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The National Safety Council eliminates preventable deaths at work, in homes and communities, and on the road through leadership, research, education and advocacy.
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A popular myth holds that a penny dropped from the top of Empire State building can kill a person walking on the sidewalk down below. Scientists have determined the penny can reach speeds of between 30-100 mph, depending on the wind, and can hurt, but not kill, a pedestrian.
That’s one myth debunked. Let’s now debunk the myth of multitasking and explain why hands-free devices are no safer than hand-held when operating a vehicle. Research indicates cognitive distraction persists long after using voice commands to make a call or send a text.
Your brain can remain engaged in the phone or the car infotainment system for as long as 27 seconds, according to AAA research. This type of distraction is referred to as inattention blindness. Think of it as driving blindfolded. If you are traveling at 40 mph, you will cover the length of six football fields during that time, or about five city blocks. You easily could miss a stop sign, pedestrian or another vehicle in your path.
Many people believe they are accomplished multitaskers. The truth is the human brain cannot handle two thinking tasks at once. Instead, it quickly toggles between tasks. Driving and talking on the phone are thinking tasks.
During cell phone conversation, a driver’s reaction time can be slowed while the brain switches focus from the road to a call from a friend or co-worker. This differs from walking and chewing gum because one is a thinking task and the other is not. Your brain is not required to prioritize one over the other.
Behind the wheel, one moment of distraction can spell the difference between a crash and a near miss. Distracted driving kills. In 2015, 3,477 people were killed in distracted driving crashes nationwide, according to the National Highway Traffic Safety Administration. Another 391,000 were injured. Because police reports often fail to capture the reasons for crashes, these numbers are believed to be underreported.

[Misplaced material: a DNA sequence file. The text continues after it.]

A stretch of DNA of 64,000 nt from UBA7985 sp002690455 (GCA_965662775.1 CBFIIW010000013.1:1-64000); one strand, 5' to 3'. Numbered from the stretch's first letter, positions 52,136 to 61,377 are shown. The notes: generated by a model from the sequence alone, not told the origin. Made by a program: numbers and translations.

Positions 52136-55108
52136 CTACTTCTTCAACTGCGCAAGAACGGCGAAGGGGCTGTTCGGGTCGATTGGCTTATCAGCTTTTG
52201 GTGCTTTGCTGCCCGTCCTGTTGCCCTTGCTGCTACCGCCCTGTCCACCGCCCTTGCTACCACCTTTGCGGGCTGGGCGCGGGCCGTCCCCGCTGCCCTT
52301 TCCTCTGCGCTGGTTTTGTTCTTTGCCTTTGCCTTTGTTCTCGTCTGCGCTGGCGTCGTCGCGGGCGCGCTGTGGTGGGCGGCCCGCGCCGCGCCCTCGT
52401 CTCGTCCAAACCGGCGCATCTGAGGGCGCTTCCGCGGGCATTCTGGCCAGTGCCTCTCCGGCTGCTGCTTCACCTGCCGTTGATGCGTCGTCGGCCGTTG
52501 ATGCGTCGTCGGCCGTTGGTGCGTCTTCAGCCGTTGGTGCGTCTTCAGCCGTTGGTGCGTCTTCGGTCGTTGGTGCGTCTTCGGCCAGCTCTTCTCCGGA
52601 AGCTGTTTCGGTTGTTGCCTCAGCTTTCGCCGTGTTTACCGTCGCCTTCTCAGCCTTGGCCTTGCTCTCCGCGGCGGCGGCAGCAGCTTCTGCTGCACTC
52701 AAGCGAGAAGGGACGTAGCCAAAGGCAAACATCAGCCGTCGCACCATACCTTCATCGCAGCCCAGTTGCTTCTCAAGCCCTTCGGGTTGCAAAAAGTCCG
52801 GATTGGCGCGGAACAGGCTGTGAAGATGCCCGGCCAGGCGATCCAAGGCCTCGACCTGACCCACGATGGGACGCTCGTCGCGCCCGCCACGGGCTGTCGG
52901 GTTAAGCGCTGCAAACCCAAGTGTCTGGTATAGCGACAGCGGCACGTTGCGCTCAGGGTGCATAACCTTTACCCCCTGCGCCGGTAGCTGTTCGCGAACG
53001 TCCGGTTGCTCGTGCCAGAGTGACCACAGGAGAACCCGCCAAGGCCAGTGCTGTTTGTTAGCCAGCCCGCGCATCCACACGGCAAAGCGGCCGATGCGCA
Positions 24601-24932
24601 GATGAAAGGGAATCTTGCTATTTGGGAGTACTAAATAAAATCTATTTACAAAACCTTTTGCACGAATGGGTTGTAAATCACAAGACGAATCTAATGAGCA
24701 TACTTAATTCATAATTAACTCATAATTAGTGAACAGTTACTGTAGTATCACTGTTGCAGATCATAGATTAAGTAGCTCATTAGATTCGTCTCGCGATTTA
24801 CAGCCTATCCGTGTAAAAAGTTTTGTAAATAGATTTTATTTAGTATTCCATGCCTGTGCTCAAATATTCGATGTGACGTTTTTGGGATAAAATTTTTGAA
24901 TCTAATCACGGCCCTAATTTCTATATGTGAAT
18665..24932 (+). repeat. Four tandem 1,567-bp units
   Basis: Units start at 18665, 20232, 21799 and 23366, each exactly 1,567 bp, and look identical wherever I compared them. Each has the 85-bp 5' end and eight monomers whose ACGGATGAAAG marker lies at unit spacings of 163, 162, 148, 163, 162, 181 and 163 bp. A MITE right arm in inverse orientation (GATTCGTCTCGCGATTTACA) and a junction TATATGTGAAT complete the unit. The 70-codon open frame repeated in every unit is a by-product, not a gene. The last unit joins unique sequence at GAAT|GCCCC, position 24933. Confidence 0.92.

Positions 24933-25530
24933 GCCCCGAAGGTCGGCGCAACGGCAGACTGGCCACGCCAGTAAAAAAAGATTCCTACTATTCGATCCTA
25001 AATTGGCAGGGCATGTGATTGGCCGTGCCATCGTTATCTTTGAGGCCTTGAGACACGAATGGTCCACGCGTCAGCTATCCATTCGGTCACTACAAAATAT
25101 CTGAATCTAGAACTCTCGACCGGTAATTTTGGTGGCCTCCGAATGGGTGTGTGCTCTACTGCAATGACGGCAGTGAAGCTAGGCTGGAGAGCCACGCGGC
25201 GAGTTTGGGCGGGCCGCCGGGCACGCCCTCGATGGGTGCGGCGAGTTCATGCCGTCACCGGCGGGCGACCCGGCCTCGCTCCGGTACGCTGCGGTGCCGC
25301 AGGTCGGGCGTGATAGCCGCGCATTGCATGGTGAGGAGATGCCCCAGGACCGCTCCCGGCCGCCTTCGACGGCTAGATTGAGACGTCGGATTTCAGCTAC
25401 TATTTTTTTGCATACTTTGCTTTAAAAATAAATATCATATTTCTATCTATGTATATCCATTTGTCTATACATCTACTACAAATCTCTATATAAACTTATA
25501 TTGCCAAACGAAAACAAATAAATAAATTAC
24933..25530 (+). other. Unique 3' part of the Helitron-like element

Each person injured or killed is a mom or dad, sister or brother. Surely, we can agree the losses are unacceptable, no matter where the final casualty numbers land.
In April, during Distracted Driving Awareness Month, the challenge incumbent on all of us is to be a part of the solution. The ask is simple: Be mindful, be present when you are driving. Just drive. Distracted driving is anything that takes your attention away from the task at hand. Create awareness at work, and in your home or community by sharing the distracted driving message.
Pledge to be an attentive driver, and share your pledge on social media.
NHTSA estimates 660,000 people use electronic devices while driving during the day. Manual distractions include eating, drinking and grooming. Daydreaming is another type of cognitive distraction.
In a National Safety Council poll, 82% of Americans said they felt the most pressure from family members to use phones while driving. Today, technology exists that can block calls and texts. Smart drivers take advantage of these tools because they don’t buy into the “not me” attitude prevalent among many who believe rules don’t apply to them.
There is a difference between myth and reality. Alert equals alive.
The National Safety Council eliminates preventable deaths at work, in homes and communities, and on the road through leadership, research, education and advocacy. Donate to our cause.
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